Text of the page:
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Functional Annotation Screening Technology by Nuclear Magnetic Resonance Spectroscopy
The past decade has brought continued success for genomics, leading to many new areas of research in chemistry, biology, and medicine. While the sequencing the genomes provides a great deal of information, the true wealth of information lies in the structure and function of these gene products. The Protein Structure Initiative was initiated in 1999 to address the need for a unified effort to address the ∼6.5 million proteins hypothesized. Since the proteins solved continually have novel folds, bioinformatics programs and databases are frequently unable to assign putative functions for these protein structures. ^ Functional Annotation Screening Technology by Nuclear Magnetic Resonance Spectroscopy was developed to assign a general biological function to proteins that lack putative function annotation. FAST-NMR is based on the premise that a biological function can be described by a similarity in binding sites and ligand interactions with proteins of known function. Using NMR techniques developed in pharmaceutical research, each protein is screened in a tierred-manner against a library of biologically active compounds. Once the functional ligands and active site are identified experimentally, the active site is then compared to all active sites in the Protein DataBase by the Comparision of Active Site Structures database and program (CPASS). The work described here encompasses the development of the FAST-NMR method, two function annotations of proteins using FAST-NMR, and a NMR structure of SR211, a Bacillus subtilis protein from the PSI. ^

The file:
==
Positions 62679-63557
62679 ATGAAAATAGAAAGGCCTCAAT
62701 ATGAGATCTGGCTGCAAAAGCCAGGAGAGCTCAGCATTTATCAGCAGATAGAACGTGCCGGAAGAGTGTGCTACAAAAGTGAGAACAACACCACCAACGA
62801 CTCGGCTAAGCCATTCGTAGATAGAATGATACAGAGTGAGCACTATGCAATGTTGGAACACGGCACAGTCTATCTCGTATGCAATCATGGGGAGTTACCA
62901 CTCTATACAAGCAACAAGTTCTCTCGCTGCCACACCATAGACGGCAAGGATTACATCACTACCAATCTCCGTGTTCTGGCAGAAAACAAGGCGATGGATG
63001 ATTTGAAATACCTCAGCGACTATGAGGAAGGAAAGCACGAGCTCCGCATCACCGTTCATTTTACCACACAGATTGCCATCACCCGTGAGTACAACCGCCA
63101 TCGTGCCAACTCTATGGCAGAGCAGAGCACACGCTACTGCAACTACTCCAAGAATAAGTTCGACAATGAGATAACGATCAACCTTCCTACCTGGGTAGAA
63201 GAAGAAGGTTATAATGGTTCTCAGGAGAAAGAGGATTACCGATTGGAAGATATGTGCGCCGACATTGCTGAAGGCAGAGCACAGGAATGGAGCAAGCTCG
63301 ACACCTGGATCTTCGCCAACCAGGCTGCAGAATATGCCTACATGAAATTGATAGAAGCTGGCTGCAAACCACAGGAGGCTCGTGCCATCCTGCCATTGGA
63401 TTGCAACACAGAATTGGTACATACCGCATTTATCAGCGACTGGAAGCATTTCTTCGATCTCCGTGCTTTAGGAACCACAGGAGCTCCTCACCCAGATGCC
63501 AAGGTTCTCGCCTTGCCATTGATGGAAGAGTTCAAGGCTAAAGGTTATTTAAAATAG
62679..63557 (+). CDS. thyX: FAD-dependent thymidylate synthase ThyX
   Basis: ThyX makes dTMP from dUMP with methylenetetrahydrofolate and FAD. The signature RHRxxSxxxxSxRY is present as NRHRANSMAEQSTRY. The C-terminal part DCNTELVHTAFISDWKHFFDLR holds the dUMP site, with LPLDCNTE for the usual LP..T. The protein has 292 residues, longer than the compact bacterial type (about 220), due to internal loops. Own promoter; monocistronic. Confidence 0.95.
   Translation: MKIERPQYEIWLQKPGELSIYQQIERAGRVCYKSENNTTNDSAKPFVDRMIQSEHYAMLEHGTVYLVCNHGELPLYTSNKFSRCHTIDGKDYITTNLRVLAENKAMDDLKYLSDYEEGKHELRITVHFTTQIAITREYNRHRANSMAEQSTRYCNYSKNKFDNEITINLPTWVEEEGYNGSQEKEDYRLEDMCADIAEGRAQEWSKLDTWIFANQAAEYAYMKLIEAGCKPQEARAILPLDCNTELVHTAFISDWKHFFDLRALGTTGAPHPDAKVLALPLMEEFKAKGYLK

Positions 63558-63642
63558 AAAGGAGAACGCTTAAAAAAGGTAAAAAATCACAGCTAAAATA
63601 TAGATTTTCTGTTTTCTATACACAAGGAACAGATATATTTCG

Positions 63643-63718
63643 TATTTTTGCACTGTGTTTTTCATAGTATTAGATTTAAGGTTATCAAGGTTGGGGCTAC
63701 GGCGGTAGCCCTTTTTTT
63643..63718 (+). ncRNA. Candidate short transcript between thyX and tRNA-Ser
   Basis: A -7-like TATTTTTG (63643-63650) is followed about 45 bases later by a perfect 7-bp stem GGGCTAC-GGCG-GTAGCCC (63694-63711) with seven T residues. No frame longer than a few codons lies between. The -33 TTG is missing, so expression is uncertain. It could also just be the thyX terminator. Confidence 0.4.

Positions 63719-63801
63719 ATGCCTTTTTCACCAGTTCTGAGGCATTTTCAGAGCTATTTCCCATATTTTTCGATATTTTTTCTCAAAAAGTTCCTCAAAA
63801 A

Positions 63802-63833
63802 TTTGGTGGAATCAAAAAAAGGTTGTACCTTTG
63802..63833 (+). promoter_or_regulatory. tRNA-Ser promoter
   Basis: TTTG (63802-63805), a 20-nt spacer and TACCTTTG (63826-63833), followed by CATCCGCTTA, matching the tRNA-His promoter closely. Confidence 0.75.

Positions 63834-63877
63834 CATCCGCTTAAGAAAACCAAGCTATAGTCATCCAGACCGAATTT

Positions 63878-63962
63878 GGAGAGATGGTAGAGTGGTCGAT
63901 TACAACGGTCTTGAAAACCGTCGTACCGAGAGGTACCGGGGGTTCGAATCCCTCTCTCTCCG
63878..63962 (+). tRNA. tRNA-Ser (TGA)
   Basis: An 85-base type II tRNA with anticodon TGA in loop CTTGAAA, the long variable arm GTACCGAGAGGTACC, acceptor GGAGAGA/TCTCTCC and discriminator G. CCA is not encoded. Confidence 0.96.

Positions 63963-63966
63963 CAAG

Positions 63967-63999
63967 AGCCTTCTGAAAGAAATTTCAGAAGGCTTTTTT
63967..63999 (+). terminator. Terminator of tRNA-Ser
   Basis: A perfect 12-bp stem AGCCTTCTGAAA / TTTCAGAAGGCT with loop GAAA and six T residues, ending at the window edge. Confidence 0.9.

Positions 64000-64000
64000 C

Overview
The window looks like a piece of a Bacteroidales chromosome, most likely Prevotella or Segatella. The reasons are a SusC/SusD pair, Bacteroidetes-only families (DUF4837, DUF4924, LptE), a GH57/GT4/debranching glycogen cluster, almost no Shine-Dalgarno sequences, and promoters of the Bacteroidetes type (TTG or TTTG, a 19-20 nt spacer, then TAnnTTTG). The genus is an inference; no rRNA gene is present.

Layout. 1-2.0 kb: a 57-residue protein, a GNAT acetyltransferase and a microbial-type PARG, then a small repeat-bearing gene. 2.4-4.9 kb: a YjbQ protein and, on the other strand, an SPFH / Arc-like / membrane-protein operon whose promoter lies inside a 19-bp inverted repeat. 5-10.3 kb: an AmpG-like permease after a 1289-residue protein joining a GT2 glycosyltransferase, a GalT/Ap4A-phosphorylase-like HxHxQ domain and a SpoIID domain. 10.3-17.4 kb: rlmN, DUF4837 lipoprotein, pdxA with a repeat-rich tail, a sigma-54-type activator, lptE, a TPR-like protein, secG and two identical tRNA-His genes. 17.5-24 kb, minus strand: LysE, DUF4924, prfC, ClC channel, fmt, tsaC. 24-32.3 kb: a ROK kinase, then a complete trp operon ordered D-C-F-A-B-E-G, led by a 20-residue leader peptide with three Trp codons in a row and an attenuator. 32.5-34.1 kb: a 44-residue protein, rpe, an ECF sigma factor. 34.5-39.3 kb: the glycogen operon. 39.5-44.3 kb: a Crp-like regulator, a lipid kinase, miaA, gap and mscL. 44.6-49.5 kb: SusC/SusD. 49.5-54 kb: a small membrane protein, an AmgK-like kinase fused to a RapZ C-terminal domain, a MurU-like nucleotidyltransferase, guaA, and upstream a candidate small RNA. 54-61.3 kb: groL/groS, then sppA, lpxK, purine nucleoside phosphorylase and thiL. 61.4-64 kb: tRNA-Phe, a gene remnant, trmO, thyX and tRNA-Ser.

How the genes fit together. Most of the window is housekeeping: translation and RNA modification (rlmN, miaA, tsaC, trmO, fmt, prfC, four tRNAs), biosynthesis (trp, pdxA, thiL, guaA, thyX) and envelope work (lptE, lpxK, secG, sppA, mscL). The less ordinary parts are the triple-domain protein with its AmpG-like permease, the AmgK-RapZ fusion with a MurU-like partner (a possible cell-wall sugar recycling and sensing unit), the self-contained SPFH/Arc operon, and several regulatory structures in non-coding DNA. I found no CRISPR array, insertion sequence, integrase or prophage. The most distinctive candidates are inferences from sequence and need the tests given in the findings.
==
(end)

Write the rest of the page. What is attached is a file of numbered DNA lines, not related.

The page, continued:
Chemistry, Analytical|Chemistry, Nuclear
Mercier, Kelly A, "Functional Annotation Screening Technology by Nuclear Magnetic Resonance Spectroscopy" (2008). ETD collection for University of Nebraska - Lincoln. AAI3328255.